Wild Oregano Leaf and Stem, Origanum vulgare, has been reported to have effectiveness against yeast infections , parasites , bacteria , and viruses . The PDR for Herbal Medicines states that its “essential oil, which contains carvacrol, is antimicrobial in vitro” and that “Oregano herb is used for respiratory disorders such as coughs, inflammation of the mucous membranes, and as an expectorant…In China, Oregano is used for colds, fevers, vomiting, dysentary, jaundice, and malnutrition for children” . One study found that its oil was active against Escherichia coli, Listeria monocytogenes, and Salmonella enterica . The same study also found that its constituent’s carvacrol and thymol were also separately active against the same pathogens. “Origanum oil…possesses a broad spectrum of in vitro antimicrobial activities attributed to the high content of phenolic derivatives such as carvacrol and thymol…Using Candida albicans in broth cultures and a micro dilution method, comparative efficacy of origanum oil…in vitro. Origanum oil at 0.25 mg/ml was found to completely inhibit the growth of C. albicans in culture…mice fed origanum oil exhibited cosmetically better clinical appearance compared to those cured with carvacrol. The results from our study encourage examination of the efficacy of origanum oil in other forms of systemic and superficial fungal infections and exploration of its broad spectrum effect against other pathogenic manifestations including malignancy”, especially with an olive extract . An animal study found that “oregano essential oil exerted an anticoccidial effect against E. tenella” (Eimeria tenella) . “Oregano…showed the broadest antibacterial activity by distinctly inhibiting the growth of all the organisms tested” . “oregano…showed antimicrobial effects on Shigella” species” . “Oregano (Origanum vulgare)…EO had the strongest bacteriostatic and bactericidal properties” (EO=essential oil) . Cass Ingram (D.O.) wrote, “Diarrhea meets its match with Oregano…Oregano is the ideal herb for reversing lung disorders, particularly bronchitis, asthma, and sinusitis…a superb remedy for intestinal gas…Patients suffering from fungal infections should eat large amounts of oregano” . “In fact, with food-like herbs, such as…oregano…large amounts are usually well tolerated with insignificant side effects if any…an individual is not going to get sick or suffer ‘permanent’ damage from eating edible substances, even powerful ones like oregano…all true oreganos grow wild…Colds and flus meet their match with oregano. This is because carvacol…exhibits significant anti-viral activity. The activity is potentiated by other natural antibiotics…Psoriasis and eczema may respond to” wild oregano . Note: There have been some reports of photosensitivity associated with oregano .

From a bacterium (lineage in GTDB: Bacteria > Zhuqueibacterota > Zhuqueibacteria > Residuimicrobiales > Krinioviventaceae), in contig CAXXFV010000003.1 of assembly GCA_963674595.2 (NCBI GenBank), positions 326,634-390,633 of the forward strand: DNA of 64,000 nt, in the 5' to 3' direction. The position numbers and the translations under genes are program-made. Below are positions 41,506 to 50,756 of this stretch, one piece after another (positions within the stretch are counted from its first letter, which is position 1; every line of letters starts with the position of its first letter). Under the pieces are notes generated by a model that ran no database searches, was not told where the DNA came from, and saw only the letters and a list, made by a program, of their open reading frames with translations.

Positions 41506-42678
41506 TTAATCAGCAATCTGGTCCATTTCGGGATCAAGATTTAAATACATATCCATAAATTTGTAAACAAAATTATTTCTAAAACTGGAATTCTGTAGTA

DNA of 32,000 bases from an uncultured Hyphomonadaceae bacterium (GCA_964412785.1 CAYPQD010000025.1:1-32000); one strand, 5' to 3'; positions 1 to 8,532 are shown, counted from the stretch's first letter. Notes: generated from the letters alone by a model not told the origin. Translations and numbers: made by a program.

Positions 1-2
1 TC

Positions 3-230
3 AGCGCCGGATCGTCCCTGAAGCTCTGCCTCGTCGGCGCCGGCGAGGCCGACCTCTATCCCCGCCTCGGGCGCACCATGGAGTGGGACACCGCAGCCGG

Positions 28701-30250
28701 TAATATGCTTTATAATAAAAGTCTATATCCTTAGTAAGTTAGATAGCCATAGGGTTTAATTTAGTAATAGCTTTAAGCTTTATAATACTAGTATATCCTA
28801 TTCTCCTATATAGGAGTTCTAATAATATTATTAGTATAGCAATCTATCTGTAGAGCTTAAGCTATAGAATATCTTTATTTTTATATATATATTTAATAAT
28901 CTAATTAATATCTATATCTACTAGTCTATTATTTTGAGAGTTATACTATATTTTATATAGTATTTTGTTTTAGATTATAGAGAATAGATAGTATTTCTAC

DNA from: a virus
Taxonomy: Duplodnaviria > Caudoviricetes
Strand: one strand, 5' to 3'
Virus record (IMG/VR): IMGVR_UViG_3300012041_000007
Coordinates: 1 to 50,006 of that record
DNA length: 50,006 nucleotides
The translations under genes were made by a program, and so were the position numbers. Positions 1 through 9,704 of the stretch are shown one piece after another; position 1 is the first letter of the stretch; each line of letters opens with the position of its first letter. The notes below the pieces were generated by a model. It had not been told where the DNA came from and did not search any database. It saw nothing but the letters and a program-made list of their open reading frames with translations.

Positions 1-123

Detox “refers to symptoms generated by a detoxification process. As the body begins to deal with dead microbes, one may experience a variety of detox symptoms. This occurs when invading organisms die…Common reactions include fatigue, diarrhea, headaches, muscle/joint achiness or flu-like symptoms. Some people may develop a rash…The best way to maximize the power of olive leaf extract and limit any adverse reaction is to drink four cups of water in between usages. Water helps to strengthen the lymphatic system and flush the kidneys…Die-off effect is only temporary” —this is also true for oregano and buckwheat. The body is designed to normally heal itself, though even scripture sometimes credits edible leaves (and even water, cf. John 5:4;7:38) as part of the process.
Vira-Bac-YST naturally contains carbohydrates, lipids, proteins (including essential amino acids), as found in Buckwheat Leaf and Juice, Olive Leaf Concentrate, and Wild Oregano--all the nutrients shown above are contained in these foods. Unlike many so-called “natural” formulas, Vira-Bac-YST is only comprised of foods and contains no synthetic USP nutrients or isolated mineral salts, but only contains foods and food concentrates.
Numerous university studies have concluded that supplements containing food nutrients are better than USP isolates. Food nutrients are better because they contain important enzymes, peptides, and phytonutrients CRITICAL to the UTILIZATION of vitamins and minerals which are not present in isolated USP nutrients. Published research has concluded that food vitamins are superior synthetic/USP vitamins.
Suggested use: 1-9 capsules per day or as recommended by your health care professional. Adjust usage according to nutritional lifestyle requirements.